It wouldn’t be hard to connect dots: Eduardo Rodriguez lands on the disabled list with an injury, Brian Johnson takes a tumble in a tuneup start in Pawtucket, and suddenly, Jake Peavy, proudly wearing his 2013 Red Sox World Series ring, shows up in Boston.
But while Peavy was indeed in Boston Tuesday (“Boston is a special place to me,” he said), his appearance was unrelated to the state of the Red Sox’ rotation depth.
Instead, Peavy appeared at the Eliot Innovation School as part of his foundation’s efforts to educate students about financial decisions. The cause became an important one to Peavy in 2016, when he found out that he lost $16 million in a fraudulent scheme by a financial adviser.
“Over the last year and a half of my life, financial literacy became a part of my story,” said Peavy. “It’s something I’m passionate about and I’m not sure if it’s getting enough attention as I think it needs if we’re trying to promote healthy society, healthy communities, and educating children to make good life decisions financially.
“I think that’s of the utmost importance. It’s something I wish I had more of.”
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Celebrating our National #FinancialEducation launch in Boston today!! Congratulations to these 40 students for being the first to complete our #FocusForward program! Thank you to everyone who came out to be a part! @everfi @redsox @wallyredsox #boston #worldseries #2013 #financialliteracy
Peavy, who struggled to a 5-9 record and 5.54 ERA with the Giants in 2016, has remained at home so far this year, but not because of an absence of offers to return to the big leagues. Instead, he wanted to remain present for his four sons (ages 16, 13, 8, and 3) in Alabama while going through a divorce and dealing with the aftermath of last year’s investment investigation.
Peavy does plan to pitch in the majors again. His enjoyment with being around his sons — and to coach them — has left him undecided about whether to pursue a return to the big leagues as a free agent this year or to wait until next spring.
“I’m going to play baseball again,” he said. “I can tell you with certainty, without a shadow of a doubt, I will play baseball again. Whether that be this year or next year, I’m still up in the air.
“There are some opportunities to [sign] tomorrow. If that was to happen, I’m grateful for that. But the last year of my life has presented challenges I didn’t foresee coming. It’s something I’ve embraced. It’s been refreshing in a lot of ways.
“I’ve got four boys I haven’t spent a whole lot of time with through these [summer] months. I’ve enjoyed that.
“I’m not 100 percent sure I’m going to commit to going back and playing this year or whether it be just joining up with a team in spring training for 2018, but I can tell you my playing days are not behind me. During this time off, I’ve been able to understand that and know that without a shadow of a doubt.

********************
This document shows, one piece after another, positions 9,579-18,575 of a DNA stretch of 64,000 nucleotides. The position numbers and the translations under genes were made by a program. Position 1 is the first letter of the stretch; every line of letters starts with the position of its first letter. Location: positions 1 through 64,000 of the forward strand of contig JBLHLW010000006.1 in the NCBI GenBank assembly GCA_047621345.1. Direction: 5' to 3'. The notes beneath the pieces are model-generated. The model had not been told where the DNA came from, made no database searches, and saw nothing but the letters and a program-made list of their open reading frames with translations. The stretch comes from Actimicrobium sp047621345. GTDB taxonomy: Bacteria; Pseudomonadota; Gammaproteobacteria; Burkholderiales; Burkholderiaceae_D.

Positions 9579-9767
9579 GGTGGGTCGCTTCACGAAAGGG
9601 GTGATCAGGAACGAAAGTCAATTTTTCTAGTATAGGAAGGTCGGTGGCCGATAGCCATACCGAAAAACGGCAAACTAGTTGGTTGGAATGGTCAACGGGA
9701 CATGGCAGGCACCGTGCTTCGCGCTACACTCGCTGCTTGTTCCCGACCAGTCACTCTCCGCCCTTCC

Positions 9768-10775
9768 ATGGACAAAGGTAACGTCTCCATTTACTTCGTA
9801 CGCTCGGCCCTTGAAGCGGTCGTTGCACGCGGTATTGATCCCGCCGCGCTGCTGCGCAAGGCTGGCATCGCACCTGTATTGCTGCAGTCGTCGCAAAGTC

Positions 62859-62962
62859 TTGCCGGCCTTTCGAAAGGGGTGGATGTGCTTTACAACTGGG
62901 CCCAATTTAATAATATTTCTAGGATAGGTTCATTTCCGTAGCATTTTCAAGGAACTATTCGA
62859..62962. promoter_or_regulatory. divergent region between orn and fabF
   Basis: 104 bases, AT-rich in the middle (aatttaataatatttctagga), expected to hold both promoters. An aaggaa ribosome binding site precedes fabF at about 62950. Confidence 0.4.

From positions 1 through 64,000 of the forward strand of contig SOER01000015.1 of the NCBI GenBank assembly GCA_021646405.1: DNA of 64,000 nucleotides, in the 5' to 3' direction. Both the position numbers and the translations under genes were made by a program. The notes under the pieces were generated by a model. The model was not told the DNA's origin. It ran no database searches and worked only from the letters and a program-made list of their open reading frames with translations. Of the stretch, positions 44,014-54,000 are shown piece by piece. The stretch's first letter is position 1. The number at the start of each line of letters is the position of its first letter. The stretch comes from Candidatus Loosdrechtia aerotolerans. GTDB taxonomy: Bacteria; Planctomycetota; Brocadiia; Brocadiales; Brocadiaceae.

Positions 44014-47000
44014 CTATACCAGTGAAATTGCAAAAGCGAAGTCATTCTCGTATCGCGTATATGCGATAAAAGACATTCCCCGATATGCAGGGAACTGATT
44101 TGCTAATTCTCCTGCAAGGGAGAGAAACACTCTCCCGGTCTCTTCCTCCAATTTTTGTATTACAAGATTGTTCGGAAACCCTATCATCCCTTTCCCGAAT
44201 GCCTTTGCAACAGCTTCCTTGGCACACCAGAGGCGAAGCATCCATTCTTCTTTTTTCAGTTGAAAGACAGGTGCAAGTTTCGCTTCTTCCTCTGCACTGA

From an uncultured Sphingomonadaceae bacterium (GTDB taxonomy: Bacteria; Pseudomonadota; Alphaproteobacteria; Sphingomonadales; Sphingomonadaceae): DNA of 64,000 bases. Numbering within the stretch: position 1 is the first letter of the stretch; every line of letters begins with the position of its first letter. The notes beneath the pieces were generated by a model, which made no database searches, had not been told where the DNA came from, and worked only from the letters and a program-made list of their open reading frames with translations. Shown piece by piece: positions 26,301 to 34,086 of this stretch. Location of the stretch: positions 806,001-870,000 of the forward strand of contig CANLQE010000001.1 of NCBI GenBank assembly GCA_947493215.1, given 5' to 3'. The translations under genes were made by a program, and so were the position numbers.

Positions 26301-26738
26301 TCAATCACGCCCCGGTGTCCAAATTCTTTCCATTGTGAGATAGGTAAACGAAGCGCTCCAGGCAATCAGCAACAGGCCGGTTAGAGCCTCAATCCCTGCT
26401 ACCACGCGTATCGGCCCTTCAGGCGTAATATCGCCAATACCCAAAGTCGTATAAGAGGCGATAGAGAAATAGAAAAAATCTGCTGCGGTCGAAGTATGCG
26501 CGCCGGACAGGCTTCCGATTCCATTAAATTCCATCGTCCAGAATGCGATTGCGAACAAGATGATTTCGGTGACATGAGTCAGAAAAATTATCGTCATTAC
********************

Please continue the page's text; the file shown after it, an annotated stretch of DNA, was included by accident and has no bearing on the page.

“It’s been tough at times to turn down some of the opportunities that have been presented, to not say yes. There’s been some opportunities with teams I respect and would love to explore that option, but life has made some decisions for us here of late, and I couldn’t be more thankful.”
Peavy said that he’s been keeping his options open by staying in playing shape and throwing at least one bullpen session of at least 25-30 pitches per week. He expressed mixed feelings about whether he’d prefer to stay at home or try to experience anew his midyear moves to teams that went on to win titles in 2013 (Red Sox) and 2014 (Giants).
“The reason a midseason return is so compelling to me is because of the success I’ve seen happen in that second half of the season, after the trade deadline,” said Peavy, who owns a career record of 152-126 with a 3.63 ERA.
“When I got traded here in 2013, I became a part of something special. Being fresh in the second half, there’s a huge advantage to that.
“There’s something appealing that, the two times I’ve won a World Series, I’ve been traded midseason. There’s something appealing about that to me in my talks with [his agent] about what we’re going to do.”
Peavy said that he’d only be interested in joining a team that appears to have a shot at a title. Even though he’s enjoyed considerably greater success in the NL West — San Diego and San Francisco, where he’s 111-87 with a 3.42 ERA — than the AL — he has a 41-39 record and 4.13 ERA with the Red Sox and White Sox — Peavy said that a suitor’s division and/or ballpark wouldn’t be motivating factors in his decision.
Although Peavy has been keeping up with the Red Sox — both due to his experience with the team and his close friendship with Chris Sale, a teammate with the White Sox from 2010-13 — he said that Boston to this point has not been among the teams that have inquired about his interest.
“I have not talked to the Red Sox. Only a few American League teams,” he said. “But who knows? I would never rule anything out.”
Follow Alex Speier on Twitter @alexspeier.